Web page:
Application events are one of the contributors to changes in database performance characteristics, and in this release PMM now supports receiving events and displaying them as Annotations using the new command pmm-admin annotate. A recent Percona survey reveals that Database and DevOps Engineers highly value visibility into the Application layer.  By displaying Application Events on top of your PMM graphs, Engineers can now correlate Application Events (common cases: Application Deploys, Outages, and Upgrades) against Database and System level metric changes.

Usage

For example, you have just completed an Application deployment to version 1.2, which is relevant to UI only, so you want to set tags for the version and interface impacted:

pmm-admin annotate "Application deploy v1.2" --tags "UI, v1.2"

Using the optional --tags allows you to filter which Annotations are displayed on the dashboard via a toggle option.  Read more about Annotations utilization in the Documentation.

Grafana 5.0

We’re extremely pleased to see Grafana ship 5.0 and we were fortunate enough to be at Grafanacon, including Percona’s very own Dimitri Vanoverbeke (Dim0) who presented What we Learned Integrating Grafana and Prometheus!

 

 

Included in Grafana 5.0 are a number of dramatic improvements, which in future Percona Monitoring and Management releases we plan to extend our usage of each feature, and the one we like best is the virtually unlimited way you can size and shape graphs.  No longer are you bound by panel constraints to keep all objects at the same fixed height!  This improvement indirectly addresses the visualization error in PMM Server where some graphs would appear to be on two lines and ended up wasting screen space.

Switching between Dashboards

PMM now allows you to navigate between dashboards while maintaining the same host under observation, so that for example you can start on MySQL Overview looking at host serverA, switch to MySQL InnoDB Advanced dashboard and continue looking at serverA, thus saving you a few clicks in the interface.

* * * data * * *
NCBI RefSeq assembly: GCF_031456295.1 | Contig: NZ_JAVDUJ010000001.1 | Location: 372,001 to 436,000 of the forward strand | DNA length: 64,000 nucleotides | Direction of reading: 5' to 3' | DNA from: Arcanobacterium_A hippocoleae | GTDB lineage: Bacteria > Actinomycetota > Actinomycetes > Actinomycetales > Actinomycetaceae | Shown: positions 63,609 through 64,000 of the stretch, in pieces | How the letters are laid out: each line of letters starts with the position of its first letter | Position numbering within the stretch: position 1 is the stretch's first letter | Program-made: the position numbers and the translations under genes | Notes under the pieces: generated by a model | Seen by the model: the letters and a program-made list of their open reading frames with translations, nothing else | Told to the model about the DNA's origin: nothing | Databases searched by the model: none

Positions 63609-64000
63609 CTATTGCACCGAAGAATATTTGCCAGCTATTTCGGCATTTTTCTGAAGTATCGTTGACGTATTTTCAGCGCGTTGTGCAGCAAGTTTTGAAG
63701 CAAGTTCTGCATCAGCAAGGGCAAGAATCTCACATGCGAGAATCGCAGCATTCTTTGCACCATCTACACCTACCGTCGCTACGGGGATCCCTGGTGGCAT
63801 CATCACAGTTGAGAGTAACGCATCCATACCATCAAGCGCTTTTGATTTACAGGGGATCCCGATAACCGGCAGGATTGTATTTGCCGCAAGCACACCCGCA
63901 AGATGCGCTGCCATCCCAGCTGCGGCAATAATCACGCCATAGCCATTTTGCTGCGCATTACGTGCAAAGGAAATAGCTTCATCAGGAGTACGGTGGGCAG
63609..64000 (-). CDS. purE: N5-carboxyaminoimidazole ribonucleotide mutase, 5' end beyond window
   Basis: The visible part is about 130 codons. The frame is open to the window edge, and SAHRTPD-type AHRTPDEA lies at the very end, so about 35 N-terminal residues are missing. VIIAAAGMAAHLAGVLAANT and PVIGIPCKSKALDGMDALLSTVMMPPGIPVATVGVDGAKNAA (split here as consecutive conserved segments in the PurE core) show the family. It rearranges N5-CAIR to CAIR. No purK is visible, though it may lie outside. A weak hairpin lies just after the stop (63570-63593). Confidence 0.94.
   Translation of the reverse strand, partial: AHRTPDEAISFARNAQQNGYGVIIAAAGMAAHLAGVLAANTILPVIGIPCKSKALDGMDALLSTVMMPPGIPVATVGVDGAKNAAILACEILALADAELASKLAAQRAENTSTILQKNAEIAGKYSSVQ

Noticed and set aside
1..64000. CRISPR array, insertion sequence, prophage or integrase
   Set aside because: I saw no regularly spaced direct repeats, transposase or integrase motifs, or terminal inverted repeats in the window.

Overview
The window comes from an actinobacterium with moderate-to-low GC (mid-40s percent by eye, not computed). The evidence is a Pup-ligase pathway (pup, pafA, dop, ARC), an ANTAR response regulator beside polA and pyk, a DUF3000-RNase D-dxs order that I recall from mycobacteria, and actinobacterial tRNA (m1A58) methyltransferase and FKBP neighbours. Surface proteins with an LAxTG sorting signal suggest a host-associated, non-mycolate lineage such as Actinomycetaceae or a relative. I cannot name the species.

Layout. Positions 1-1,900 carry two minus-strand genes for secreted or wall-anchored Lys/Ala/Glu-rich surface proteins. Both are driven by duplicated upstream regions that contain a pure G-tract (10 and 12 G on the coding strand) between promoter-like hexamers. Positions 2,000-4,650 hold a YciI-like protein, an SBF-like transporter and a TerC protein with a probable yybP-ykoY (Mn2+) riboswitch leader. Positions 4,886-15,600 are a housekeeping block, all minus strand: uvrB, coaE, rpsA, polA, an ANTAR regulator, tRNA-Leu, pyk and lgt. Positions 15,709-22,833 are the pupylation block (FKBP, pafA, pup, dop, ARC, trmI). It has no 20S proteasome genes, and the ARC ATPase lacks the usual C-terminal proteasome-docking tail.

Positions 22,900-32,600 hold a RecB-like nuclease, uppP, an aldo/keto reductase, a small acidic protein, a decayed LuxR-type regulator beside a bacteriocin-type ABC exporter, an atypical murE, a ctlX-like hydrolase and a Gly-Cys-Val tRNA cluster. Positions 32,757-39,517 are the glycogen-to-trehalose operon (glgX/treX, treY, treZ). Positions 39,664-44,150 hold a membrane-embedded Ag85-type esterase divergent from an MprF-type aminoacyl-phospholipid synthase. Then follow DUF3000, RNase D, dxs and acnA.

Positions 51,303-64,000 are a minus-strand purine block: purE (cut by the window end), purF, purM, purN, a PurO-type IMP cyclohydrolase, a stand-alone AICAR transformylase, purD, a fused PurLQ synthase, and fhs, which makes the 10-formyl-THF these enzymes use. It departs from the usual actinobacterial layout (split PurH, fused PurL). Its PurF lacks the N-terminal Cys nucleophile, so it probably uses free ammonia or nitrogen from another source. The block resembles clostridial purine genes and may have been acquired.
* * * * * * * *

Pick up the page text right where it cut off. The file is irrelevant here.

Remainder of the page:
New Percona XtraDB Cluster Galera Replication Latency Graphs

We have added new Percona XtraDB Cluster Replication Latency graphs on our Percona XtraDB Cluster Galera Cluster Overview dashboard so that you can compare latency across all members in a cluster in one view.

Issues in this release

New Features & Improvements

  • PMM-2330Application Annotations DOC Update
  • PMM-2332Grafana 5 DOC Update
  • PMM-2293Add Galera Replication Latency Graph to Dashboard PXC/Galera Cluster Overview RC Ready
  • PMM-2295Improve color selection on Dashboard PXC/Galera Cluster Overview RC Ready

Bugs fixed

  • PMM-2311Fix misalignment in Query Analytics Metrics table RC Ready
  • PMM-2341Typo in text on password page of OVF RC Ready
  • PMM-2359Trim leading and trailing whitespaces for all fields on AWS/OVF Installation wizard RC Ready
  • PMM-2360Include a “What’s new?” link for Update widget RC Ready
  • PMM-2346Arithmetic on InnoDB AHI Graphs are invalid DOC Update
  • PMM-2364QPS are wrong in QAN RC Ready
  • PMM-2388Query Analytics does not render fingerprint section in some cases DOC Update
  • PMM-2371Pass host when switching between Dashboards

How to get PMM

PMM is available for installation using three methods:

Help us improve our software quality by reporting any Percona Monitoring and Management bugs you encounter using our bug tracking system.

The post Percona Monitoring and Management (PMM) 1.10.0 Is Now Available appeared first on Percona Database Performance Blog.

Apr
19
2018
--

Sysbench-tpcc Supports PostgreSQL (No, Really This Time)

Sysbench-tpcc Supports PostgreSQL

Sysbench-tpcc Supports PostgreSQLThis time, we really mean it when we say sysbench-tpcc supports PostgreSQL.

When I initially announced sysbench-tpcc, I mentioned it potentially could run against PostgreSQL, but it was more like wishful thinking than reality. The reality was that even though both databases speak SQL, the difference in dialects was too big and the queries written for MySQL could not run without modification on PostgreSQL.

Well, we introduced needed changes, and now you can use sysbench-tpcc with PostgreSQL. Just try the latest commit to https://github.com/Percona-Lab/sysbench-tpcc.

If you’re interested, here is a quick overview of what changes we had to make:

  1. It appears that PostgreSQL does not support the 
    tinyint

     and

    datetime

     data types. We had to use smallint and

    timestamp

     fields, even if using

    smallint

     makes the database size bigger.

  2. PostgreSQL does not have a simple equivalent for MySQL’s
    SHOW TABLES

    . The best replacement we found is

    select * from pg_catalog.pg_tables where schemaname != 'information_schema' and schemaname != 'pg_catalog'

    .

  3. PostgreSQL does not have a way to disable Foreign Key checks like MySQL:
    SET FOREIGN_KEY_CHECKS=0